Magic Barclay:

I do. People often see curiosity as something dangerous. Like if I open that door, what if the monsters hiding behind it to eat me? But you need to look at that on the flip side. What if I open that door and something fabulous is there and something that I would never have found before will be part of my life. And I think as adults, we definitely try, well, not that we try, but we're almost conditioned, as you said to look at that darker side, same as you know, on your phone. You're not just passing time. Exactly. Right. You are. Learning something, whether you're on social media and you want to learn about what other people are doing, or you want to learn about what's going on in the world, or you want a laugh. So you want to learn how to relax and laugh at a meme or something like you're not just wasting your time on your phone. Your brain is saying, I need some information. And so listening to your brain at that point is the critical moment.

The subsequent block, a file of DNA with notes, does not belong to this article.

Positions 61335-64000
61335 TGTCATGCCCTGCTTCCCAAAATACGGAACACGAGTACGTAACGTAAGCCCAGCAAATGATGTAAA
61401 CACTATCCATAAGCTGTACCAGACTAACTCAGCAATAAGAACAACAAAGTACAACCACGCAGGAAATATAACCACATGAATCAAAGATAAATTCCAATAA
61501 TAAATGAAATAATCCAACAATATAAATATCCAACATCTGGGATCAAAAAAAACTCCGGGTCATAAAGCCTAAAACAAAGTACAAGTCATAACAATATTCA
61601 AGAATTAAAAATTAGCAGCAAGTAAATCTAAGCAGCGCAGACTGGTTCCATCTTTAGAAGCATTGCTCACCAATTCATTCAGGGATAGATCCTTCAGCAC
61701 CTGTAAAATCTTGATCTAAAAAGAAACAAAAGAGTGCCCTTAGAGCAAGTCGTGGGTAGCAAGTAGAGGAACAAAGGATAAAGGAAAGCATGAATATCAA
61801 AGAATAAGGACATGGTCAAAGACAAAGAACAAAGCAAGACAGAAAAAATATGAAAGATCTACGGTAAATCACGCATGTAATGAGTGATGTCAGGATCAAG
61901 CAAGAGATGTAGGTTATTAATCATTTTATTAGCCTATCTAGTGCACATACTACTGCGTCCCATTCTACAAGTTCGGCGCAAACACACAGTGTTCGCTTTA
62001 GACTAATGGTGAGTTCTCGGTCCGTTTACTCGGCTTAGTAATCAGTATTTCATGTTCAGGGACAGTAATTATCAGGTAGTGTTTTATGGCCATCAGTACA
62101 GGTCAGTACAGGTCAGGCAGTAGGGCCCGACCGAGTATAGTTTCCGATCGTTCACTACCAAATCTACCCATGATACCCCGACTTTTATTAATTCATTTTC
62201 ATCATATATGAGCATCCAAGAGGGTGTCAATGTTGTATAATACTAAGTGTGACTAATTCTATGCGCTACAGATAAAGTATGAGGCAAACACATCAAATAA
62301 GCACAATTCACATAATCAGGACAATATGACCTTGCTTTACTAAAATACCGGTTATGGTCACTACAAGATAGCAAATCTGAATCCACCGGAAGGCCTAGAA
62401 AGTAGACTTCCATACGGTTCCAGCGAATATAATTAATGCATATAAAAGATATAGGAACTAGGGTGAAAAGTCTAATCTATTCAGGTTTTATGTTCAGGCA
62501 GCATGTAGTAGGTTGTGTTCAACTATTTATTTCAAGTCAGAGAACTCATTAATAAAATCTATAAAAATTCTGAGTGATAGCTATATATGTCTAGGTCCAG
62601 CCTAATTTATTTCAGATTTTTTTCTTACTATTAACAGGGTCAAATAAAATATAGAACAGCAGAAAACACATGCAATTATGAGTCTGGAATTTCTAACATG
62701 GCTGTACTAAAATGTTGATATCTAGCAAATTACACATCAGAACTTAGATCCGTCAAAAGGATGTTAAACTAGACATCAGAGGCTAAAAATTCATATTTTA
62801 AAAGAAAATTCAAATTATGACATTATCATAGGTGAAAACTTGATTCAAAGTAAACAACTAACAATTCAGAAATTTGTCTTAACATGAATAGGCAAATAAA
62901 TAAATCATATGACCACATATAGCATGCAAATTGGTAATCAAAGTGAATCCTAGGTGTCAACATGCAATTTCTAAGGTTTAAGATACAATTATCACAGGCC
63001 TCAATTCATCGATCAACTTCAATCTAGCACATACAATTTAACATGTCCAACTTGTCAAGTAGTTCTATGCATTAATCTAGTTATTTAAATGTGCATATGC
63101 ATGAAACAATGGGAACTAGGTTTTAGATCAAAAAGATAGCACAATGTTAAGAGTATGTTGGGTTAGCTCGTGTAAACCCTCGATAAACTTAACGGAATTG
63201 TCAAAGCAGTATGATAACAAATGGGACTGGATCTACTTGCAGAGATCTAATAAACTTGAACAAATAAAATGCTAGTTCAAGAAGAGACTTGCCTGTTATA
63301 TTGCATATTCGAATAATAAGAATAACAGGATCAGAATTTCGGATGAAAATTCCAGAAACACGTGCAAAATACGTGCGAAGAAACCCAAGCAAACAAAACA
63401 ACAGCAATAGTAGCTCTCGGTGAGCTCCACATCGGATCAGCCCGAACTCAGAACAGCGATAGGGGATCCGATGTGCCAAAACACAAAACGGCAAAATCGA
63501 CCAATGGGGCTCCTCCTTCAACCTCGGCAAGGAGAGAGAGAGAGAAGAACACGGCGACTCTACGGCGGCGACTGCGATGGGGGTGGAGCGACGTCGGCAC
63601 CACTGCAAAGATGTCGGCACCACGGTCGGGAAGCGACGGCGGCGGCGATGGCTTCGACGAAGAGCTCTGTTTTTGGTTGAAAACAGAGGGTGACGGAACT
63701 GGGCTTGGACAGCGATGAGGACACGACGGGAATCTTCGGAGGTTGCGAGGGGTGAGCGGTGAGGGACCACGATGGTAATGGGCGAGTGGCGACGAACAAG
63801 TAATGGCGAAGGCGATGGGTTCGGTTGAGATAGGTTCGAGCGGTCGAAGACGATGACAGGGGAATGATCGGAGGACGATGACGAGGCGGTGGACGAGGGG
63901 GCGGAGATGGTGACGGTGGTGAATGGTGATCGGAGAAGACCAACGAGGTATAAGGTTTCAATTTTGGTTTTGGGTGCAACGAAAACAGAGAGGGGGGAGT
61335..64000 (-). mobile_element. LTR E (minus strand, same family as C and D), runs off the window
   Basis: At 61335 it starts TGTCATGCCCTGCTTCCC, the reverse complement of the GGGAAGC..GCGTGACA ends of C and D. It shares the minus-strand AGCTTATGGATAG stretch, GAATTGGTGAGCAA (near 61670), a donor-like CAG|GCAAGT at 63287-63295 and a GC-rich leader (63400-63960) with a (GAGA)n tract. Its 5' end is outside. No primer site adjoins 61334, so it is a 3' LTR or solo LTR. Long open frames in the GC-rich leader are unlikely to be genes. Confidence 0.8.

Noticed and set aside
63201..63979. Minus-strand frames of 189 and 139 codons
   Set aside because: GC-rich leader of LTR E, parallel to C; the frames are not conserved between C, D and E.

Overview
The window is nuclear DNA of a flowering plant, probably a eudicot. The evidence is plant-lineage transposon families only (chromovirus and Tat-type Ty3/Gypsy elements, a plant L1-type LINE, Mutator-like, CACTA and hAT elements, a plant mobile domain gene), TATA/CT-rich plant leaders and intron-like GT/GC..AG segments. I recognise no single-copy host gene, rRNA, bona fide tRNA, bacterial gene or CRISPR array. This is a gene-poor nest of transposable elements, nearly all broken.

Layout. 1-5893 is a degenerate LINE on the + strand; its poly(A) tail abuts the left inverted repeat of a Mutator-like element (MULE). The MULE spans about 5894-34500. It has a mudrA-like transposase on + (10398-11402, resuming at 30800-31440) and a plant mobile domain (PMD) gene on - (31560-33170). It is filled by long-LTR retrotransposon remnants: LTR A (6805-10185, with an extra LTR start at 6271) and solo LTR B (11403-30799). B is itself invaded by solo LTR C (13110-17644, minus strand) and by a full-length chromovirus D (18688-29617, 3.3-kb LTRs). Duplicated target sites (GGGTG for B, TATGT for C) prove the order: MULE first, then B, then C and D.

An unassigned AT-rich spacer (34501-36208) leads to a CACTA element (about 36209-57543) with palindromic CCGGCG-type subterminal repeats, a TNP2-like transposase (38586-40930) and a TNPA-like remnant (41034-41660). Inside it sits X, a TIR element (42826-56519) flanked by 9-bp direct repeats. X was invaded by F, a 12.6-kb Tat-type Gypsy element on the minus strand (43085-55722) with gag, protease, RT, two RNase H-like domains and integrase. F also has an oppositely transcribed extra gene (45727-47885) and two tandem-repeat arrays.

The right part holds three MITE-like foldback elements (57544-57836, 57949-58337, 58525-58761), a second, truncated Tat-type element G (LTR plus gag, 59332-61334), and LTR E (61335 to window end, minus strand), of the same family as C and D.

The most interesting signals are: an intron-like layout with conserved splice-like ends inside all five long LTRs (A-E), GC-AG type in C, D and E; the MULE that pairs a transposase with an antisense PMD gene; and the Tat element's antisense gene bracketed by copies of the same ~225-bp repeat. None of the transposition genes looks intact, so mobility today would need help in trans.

Colin Jewett: